What is Ebola Virus Disease??
Ebola Virus Disease is a very serious illness which came from Africa.
You can only catch Ebola through direct contact with bodily fluids of a person with the disease, people with Ebola do not become infectious until they have developed symptoms, such as a fever.
Experts believe that it is very unlikely it will spread in the UK.
Symptoms of Ebola.
Someone who is infected by Ebola will firstly develop a fever, a headache, joint and muscle pain, a sore throat and intense muscle weakness.
The symptoms generally start between 2 and 21 days after becoming infected.
After the initial symptoms, diarrhoea, vomiting, a rash, stomach pain, impaired kidney and liver function soon follow. This then causes the patient to bleed internally and they can also bleed from the mouth, ears, nose and eyes.
Ebola is fatal in 50 – 90% of cases. Therefore the sooner a person is given care, the more chance they have of surviving.
Treatment for Ebola.
There is currently no treatment or vaccine for Ebola, although the experts are working on new vaccines and drug therapies.
A person diagnosed with Ebola Virus Disease will be placed in isolation in intensive care. Their blood oxygen levels and blood pressure are kept at the correct level and their organs are supported.
If at any time you feel unwell after being in contact with anyone who has travelled from Liberia, Sierra Leone or Guinea, then you should stay at home and call 111 or 999 and explain your situation.
According to the Child Accident Prevention Trust, more than 108,000 children under 15 are admitted to hospital every year as a result of unintentional injury, with the cost of children’s attendance at A&E following these accidents totalling £146 million a year.
Paediatric First Aid gives you the skills and knowledge needed to deal with accidents and emergencies involving babies and young children – a must for anyone who works with children in any setting.
Here at First Aid North East we offer evening Paediatric courses for those who look after children, work in nurseries or just want to be prepared in case the worse happens.
As part of the course, you will put together a First Aid kit which meets your workplace requirements, learn how to deal with a range of accidents, deal with a choking baby and child and recognise signs of early childhood illnesses including Meningitis, Measles and Croup.
Our evening courses are spread over 4 weeks, and are held on an evening from 6:30pm. Just like our usual paediatric courses, our evening course is still 12 hours long, costs £65 and complies with Ofsted requirements.
Our Paediatric First Aid certificates are issued on successful completion of the course and are valid for three years.
So far the course has been very popular among people who find it difficult to leave their daily work to join us for a day time course. To find out when our next course give us a ring on 0191 461 5042.
When I read this story recently in a newspaper, I was shocked to the core.
According to the paper, a 88 year old woman fell outside of a Doctor’s Surgery, banged her head and was lying unconscious on the street. When a passer-by found her, she understandably ran into the surgery to ask for help. The response she received shocked her as it would anyone. She was told the Dr on duty could not assist as he is not a First Aider.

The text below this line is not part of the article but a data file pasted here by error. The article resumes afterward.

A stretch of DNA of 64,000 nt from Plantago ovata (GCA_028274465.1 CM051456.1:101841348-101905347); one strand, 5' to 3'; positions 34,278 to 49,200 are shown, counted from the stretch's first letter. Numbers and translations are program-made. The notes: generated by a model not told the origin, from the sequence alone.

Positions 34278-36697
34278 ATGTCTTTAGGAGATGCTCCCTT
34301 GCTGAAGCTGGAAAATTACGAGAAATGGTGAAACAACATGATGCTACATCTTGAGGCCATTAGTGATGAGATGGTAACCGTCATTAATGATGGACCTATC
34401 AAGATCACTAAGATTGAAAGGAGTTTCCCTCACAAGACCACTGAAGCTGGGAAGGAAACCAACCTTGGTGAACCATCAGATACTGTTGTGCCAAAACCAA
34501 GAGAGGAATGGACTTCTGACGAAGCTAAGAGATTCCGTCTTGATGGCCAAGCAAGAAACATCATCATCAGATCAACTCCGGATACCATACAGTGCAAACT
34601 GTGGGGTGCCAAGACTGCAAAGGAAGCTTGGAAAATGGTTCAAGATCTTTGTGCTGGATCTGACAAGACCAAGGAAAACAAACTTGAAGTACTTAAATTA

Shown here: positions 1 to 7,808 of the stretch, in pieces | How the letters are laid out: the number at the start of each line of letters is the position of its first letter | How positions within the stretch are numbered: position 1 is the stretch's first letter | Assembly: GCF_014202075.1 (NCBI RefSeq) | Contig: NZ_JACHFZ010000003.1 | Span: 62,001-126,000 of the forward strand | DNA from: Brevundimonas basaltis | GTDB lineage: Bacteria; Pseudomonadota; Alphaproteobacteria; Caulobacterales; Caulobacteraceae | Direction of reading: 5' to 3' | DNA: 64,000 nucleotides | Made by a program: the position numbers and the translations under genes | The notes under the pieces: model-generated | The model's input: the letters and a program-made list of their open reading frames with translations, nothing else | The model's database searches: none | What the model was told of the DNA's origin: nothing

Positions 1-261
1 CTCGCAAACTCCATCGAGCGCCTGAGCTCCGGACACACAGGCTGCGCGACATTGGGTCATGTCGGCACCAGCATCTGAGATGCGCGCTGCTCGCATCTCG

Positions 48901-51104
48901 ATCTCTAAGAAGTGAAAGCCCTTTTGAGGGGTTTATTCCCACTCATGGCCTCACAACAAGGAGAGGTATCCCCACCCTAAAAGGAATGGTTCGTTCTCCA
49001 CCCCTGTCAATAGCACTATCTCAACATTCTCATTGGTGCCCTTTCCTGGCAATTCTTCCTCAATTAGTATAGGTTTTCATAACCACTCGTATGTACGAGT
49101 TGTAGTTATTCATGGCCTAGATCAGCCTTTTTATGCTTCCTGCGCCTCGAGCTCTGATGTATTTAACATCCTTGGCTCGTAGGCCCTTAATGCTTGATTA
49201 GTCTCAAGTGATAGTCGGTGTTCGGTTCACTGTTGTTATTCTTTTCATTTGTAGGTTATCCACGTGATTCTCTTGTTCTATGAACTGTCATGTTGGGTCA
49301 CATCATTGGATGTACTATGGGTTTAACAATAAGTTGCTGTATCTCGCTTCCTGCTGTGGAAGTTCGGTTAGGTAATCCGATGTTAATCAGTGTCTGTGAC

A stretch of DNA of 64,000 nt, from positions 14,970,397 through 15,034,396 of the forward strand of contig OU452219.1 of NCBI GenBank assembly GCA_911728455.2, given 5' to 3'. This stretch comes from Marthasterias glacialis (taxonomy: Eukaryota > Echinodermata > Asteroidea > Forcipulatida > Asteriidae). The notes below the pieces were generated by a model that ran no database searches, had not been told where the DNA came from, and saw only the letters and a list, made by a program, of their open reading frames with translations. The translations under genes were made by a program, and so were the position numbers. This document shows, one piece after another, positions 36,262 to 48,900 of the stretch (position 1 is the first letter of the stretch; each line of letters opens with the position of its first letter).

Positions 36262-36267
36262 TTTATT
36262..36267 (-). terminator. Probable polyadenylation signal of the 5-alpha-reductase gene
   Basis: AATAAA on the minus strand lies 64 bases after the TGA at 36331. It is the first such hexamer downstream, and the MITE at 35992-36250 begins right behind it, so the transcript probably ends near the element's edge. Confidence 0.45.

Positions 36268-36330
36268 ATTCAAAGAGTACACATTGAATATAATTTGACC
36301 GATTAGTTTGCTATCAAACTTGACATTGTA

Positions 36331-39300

Now correct me if i’m wrong, but you would think that if anyone has a duty of care in their line of work, it would be a GP’s. To at least make sure they are trained in basic First Aid skills.
The passer-by was given no help at all from the surgery, they wouldn’t supply a blanket for the poor lady or even call for an ambulance. The good Samaritan was told by the operator to have a defib on standby, which the surgery would not hand over.
The poor lady is still in hospital a week later because of her injuries.
There has been lots of stories in the paper about individuals who are responsible for children, older people who have been faced with First Aid emergencies and because they do not have the knowledge of what to do, it has ended in tragedy. Luckily in this instance, the time given by a kind passer-by has saved this ladies life.
This tells us how important First Aid training is, all you need to do is give up 6 hours of your day to learn basic life saving skills, it could make a huge difference to someone’s life.
Temperatures are expected to soar to 32 degrees tomorrow. (Maybe not in the North East, but it’s still going to be hot).
We advise keeping yourself well hydrated with lots of cool drinks, also making sure you get plenty of fluid down your little ones, hat’s can come in handy to, as well as wearing loose cotton clothes to try and keep cool.
Make sure you apply plenty of sun cream, a burn from this type of heat can be pretty nasty and painful.
Be safe and enjoy the lovely sunshine, but remember to keep hydrated.
Since the warm weather has kicked in, my friends and family are going crazy with their hayfever. Many saying that it is the worst they have ever experienced. Why? What can we do to help ease the pain and annoyance of hay fever??
A fantastic juice company based in London believe that they have the answer. Their ‘Hayfever Aid’ combines natural anti-histamine and anti-inflammatory ingredients. The vitamin C rich drink can be made at home and is designed to relieve the most common symptoms of hayfever.
The ingredients consist of pineapple, lemon, apple and ginger. The experts say if you drink this every morning and when needed your hayfever should improve. This is because the ingredients which are full of vitamin C ‘enhance the pollen levelling effects and minimise the immune systems response’.
With hay fever affecting 1 in 5 people, you are not alone and it is only set to rise thanks to the pollution trapping pollen in our atmosphere.
I hope this home remedy helps!
First Aid Newcastle.
What do you think is an important skill to learn in First Aid Training?